A Closer Look at Insolvency and Personal Bankruptcy Trends in Toronto
According to the statistics gathered by the Office of the Superintendent of Bankruptcy, after peaking in 2009, there appears to be a trend towards decreasing levels of personal bankruptcy filings in the Toronto area.
The following graph and chart illustrates this trend:
However, it is essential to look at the bigger picture – to better understand these numbers.
In 2009, the rules surrounding surplus income changed, resulting in people who filed bankruptcy and had surplus income, having to pay more money into their bankruptcy estate. In addition, for those with surplus income, their length of bankruptcy was increased to 21 months from 9 months (for a first time bankrupt).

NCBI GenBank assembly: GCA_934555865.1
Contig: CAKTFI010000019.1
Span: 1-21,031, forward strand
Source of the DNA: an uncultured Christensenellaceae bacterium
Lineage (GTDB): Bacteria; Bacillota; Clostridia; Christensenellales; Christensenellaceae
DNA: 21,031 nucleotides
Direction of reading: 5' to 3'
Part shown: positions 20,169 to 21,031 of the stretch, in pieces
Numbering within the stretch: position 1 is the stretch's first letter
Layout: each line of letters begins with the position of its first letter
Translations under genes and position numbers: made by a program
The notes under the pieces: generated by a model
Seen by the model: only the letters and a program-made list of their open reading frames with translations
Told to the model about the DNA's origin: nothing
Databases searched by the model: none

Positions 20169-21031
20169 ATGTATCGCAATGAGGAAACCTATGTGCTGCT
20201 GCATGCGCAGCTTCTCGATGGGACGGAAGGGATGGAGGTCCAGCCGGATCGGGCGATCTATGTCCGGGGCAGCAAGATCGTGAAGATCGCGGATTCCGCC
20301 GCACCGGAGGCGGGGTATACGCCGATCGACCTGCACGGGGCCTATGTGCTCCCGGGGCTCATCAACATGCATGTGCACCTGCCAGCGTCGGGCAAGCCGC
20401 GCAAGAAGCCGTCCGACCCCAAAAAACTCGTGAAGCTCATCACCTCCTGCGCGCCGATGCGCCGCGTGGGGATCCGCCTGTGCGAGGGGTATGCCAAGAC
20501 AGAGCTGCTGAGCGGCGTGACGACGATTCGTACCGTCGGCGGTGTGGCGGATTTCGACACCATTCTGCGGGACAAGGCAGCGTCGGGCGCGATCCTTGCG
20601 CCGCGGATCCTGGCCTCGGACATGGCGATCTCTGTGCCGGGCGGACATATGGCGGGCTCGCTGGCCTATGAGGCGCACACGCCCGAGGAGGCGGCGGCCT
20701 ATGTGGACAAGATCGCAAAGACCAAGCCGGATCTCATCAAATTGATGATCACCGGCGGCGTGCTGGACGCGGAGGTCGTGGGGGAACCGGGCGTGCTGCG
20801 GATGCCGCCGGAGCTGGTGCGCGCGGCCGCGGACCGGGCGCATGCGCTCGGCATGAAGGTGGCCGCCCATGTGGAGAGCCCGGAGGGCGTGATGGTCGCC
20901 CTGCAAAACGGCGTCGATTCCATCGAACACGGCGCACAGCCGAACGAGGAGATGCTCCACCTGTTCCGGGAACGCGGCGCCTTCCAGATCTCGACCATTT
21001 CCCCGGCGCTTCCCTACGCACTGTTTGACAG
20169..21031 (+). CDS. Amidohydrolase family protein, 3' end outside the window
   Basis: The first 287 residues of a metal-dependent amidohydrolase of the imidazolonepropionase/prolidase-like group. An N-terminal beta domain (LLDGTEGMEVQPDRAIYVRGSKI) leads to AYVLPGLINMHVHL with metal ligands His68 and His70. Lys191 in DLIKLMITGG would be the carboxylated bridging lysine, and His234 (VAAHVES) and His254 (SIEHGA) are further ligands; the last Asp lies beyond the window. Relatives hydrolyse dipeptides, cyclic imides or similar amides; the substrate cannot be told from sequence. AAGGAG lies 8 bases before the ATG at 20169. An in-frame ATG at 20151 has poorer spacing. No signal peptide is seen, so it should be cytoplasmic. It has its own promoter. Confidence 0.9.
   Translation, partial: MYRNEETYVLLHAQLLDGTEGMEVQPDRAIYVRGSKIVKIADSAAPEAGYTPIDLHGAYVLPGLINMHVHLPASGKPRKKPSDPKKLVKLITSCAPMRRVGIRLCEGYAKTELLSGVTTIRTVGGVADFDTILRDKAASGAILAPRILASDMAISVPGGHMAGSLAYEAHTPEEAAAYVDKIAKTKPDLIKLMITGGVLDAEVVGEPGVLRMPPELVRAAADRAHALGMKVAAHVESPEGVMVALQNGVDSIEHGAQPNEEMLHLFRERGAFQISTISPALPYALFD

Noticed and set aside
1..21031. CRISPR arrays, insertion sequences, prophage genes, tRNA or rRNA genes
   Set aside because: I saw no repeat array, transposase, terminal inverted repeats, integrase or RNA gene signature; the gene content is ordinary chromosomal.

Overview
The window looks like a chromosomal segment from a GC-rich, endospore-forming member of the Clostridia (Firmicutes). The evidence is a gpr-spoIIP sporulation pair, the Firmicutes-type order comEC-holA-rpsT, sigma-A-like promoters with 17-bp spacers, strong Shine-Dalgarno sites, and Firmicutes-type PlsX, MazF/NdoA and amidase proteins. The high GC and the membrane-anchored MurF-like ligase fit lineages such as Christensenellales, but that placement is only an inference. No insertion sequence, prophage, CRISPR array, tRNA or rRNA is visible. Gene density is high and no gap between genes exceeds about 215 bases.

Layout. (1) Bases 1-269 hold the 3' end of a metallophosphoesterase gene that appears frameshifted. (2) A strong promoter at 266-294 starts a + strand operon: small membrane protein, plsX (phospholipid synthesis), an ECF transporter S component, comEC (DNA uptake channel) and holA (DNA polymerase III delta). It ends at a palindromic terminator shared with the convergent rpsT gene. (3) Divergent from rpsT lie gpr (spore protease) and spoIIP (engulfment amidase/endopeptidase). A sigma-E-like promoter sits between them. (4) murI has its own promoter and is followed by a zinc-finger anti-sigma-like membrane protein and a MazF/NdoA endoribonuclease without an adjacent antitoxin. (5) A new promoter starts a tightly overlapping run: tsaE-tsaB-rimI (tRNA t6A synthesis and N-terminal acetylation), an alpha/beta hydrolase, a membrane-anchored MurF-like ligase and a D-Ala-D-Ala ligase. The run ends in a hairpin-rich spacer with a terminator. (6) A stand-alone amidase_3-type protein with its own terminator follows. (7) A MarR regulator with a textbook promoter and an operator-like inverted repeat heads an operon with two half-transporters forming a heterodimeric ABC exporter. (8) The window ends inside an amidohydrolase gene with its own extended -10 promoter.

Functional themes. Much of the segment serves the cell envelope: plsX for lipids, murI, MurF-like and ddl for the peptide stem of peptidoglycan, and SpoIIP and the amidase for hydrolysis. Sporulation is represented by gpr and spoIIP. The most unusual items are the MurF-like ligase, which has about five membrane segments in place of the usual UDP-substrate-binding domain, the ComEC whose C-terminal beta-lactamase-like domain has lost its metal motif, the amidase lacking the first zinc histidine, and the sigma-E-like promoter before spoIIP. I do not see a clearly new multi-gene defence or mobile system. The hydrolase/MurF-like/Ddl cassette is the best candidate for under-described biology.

As a result of the changes in surplus income guidelines and improved public awareness, more insolvent people in the Toronto area are choosing to file for consumer proposals instead of bankruptcy.
When we combine the personal bankruptcies and consumer proposal rates (which gives us the insolvency rates) for the Toronto area, we are able to see that in addition to a decrease in personal bankruptcies, there is a decrease in the overall number of people filing for insolvency:
There is no way of predicting where insolvency rates in the Toronto area will go. However, the above numbers from the Office of the Superintendent of Bankruptcy, do seem encouraging.